A. Situation analysis
Description of the disaster
Madagascar is within the regional Inter Tropical Convergence Zone (ITCZ) and beginning the week of 12 January 2015, pressure in this zone resulted in unreasonably high amounts of rain in the city of Antananarivo. Antananarivo is an area prone to flooding, with two thirds of the city classified as a flood plain, which leads to a chronic annual cycle of flooding emergencies, displacement, injury and loss of life.
During 2010-2013, several illegal house developments were built within the capital without authorization in the so-called prohibited areas such as drainage canals, dikes and flood zones, where flood water and waste water is known to drain from the city. Such factors make the flood contingency plan of Antananarivo obsolete and the authorities are yet to deal with the unauthorized housing development in the risk areas.
On 16 January 2015, the tropical cyclone Chezda hit Madagascar, which caused the Antananarivo pumping station (used to drain rain and waste water from the city) to break down, causing the levels of surrounding rivers to rise. This led to the government issuing a red alert for the capital (or warning of immediate danger). It also resulted in considerable damage within Madagascar’s central region (Analamanga) central, southern region (Menabe), and southeast (Vatovavy Fitovinany and Atsimo Atsinanana), as well as western parts of the island.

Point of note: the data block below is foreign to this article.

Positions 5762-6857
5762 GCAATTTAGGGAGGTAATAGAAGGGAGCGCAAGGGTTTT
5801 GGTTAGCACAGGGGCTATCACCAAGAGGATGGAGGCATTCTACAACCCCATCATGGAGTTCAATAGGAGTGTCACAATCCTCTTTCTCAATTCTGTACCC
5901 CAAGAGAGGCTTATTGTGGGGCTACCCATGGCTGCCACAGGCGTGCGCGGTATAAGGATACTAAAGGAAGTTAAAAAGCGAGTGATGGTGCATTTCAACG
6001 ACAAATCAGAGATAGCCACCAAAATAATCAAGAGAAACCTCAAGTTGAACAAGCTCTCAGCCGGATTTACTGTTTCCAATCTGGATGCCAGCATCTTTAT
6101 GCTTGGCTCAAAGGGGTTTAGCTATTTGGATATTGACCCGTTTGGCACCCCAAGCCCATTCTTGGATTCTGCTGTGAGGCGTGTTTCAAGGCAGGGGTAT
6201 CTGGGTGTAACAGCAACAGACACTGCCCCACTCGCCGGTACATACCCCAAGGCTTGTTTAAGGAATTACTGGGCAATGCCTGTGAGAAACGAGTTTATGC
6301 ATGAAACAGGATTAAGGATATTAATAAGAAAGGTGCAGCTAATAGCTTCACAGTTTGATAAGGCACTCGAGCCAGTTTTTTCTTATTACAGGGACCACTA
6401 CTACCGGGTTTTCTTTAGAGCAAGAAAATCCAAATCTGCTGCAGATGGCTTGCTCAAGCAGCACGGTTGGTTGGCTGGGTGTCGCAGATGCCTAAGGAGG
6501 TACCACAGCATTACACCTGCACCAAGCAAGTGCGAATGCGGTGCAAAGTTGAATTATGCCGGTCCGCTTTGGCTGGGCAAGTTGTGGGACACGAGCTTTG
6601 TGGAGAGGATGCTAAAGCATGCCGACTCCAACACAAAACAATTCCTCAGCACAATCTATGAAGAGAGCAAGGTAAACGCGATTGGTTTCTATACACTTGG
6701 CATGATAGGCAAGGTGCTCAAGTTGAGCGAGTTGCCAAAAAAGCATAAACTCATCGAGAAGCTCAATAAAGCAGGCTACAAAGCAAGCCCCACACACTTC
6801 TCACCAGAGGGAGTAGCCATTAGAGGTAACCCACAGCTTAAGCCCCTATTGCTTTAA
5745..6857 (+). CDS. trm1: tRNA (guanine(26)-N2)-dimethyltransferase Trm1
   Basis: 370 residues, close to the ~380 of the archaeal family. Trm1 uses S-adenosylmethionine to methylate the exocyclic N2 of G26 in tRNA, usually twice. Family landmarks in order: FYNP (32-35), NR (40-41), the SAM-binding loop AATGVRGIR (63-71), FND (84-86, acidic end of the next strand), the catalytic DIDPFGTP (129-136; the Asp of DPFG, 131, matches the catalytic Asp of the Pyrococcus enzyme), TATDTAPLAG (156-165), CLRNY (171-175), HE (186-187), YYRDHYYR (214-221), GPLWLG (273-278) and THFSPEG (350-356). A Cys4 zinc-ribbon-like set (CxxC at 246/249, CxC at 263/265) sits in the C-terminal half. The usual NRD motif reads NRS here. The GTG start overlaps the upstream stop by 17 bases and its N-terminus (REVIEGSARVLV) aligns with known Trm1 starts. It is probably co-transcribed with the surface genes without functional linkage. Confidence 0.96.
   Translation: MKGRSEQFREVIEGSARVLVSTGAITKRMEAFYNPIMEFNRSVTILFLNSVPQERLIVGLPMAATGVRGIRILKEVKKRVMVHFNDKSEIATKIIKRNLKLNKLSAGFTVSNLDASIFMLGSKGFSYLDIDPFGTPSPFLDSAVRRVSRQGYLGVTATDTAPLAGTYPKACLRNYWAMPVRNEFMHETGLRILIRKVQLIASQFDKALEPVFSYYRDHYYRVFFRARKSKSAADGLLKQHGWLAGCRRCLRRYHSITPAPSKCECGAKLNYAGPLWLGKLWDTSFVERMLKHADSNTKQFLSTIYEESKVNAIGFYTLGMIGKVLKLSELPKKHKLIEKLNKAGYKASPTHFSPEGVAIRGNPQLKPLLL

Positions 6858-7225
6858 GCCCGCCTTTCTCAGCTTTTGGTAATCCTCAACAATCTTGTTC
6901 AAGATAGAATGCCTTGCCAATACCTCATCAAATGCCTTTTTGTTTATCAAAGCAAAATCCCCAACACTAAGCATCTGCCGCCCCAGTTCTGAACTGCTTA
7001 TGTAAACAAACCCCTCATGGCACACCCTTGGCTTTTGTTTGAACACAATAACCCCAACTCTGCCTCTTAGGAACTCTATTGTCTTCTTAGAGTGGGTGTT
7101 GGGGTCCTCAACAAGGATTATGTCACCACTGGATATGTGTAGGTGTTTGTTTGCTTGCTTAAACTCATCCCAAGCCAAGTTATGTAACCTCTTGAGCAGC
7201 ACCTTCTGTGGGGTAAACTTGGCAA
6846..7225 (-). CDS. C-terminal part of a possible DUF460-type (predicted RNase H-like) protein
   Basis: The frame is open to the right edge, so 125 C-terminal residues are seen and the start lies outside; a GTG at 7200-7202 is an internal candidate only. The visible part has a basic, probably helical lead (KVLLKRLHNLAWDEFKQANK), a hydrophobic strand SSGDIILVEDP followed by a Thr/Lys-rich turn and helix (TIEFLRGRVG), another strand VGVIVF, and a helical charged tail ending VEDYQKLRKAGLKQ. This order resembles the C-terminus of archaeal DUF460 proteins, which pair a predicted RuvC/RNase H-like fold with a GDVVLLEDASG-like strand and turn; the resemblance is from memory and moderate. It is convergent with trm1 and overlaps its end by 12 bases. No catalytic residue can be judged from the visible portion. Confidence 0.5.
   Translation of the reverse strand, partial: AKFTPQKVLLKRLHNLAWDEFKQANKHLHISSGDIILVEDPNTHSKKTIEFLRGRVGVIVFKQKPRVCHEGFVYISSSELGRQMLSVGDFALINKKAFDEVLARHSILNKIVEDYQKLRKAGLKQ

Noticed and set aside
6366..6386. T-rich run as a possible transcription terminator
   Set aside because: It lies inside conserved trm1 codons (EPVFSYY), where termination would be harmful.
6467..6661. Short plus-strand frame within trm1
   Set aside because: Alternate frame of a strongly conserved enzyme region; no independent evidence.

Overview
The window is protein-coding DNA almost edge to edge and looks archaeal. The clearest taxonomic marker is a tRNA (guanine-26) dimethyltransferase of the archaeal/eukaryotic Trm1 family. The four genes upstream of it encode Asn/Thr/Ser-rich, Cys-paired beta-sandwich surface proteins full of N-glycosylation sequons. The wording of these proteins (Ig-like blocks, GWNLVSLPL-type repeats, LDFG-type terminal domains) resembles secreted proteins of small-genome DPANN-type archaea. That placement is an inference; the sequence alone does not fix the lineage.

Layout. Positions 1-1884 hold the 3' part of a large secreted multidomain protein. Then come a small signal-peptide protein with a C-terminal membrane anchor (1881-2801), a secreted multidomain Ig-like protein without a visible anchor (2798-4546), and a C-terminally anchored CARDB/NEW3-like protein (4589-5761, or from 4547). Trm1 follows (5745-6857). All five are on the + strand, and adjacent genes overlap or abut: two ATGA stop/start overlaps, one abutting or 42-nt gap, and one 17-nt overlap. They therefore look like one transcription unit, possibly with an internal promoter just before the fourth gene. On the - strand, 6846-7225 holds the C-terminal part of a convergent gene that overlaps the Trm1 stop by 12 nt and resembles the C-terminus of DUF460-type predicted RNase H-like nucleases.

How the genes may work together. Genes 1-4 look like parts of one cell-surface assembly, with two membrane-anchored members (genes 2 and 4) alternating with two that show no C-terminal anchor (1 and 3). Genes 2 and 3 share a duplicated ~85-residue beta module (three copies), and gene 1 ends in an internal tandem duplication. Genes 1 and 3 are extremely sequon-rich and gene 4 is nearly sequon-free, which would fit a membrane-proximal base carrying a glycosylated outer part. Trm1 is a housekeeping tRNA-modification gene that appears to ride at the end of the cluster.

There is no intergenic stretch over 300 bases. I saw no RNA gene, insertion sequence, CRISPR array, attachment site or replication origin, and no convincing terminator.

As of 30 January 2015, according to preliminary assessments by the Malagasy Red Cross Society (CRM), 80,000 people had been affected, with more than 20,000 living in temporary shelters throughout the country including more than 16,000 in Antananarivo. According to the UN Office for the Coordination of Humanitarian Affairs (UNOCHA), 68 people were killed.
On 2 February 2015, the International Federation of Red Cross and Red Crescent Societies (IFRC) released CHF 262,902 from the Disaster Response Emergency Fund (DREF) to support CRM to meet the immediate needs of 3,000 households (15,000 people) in the sectors of emergency shelter and non-food items (NFIs), and water, sanitation and hygiene, for a period of three months.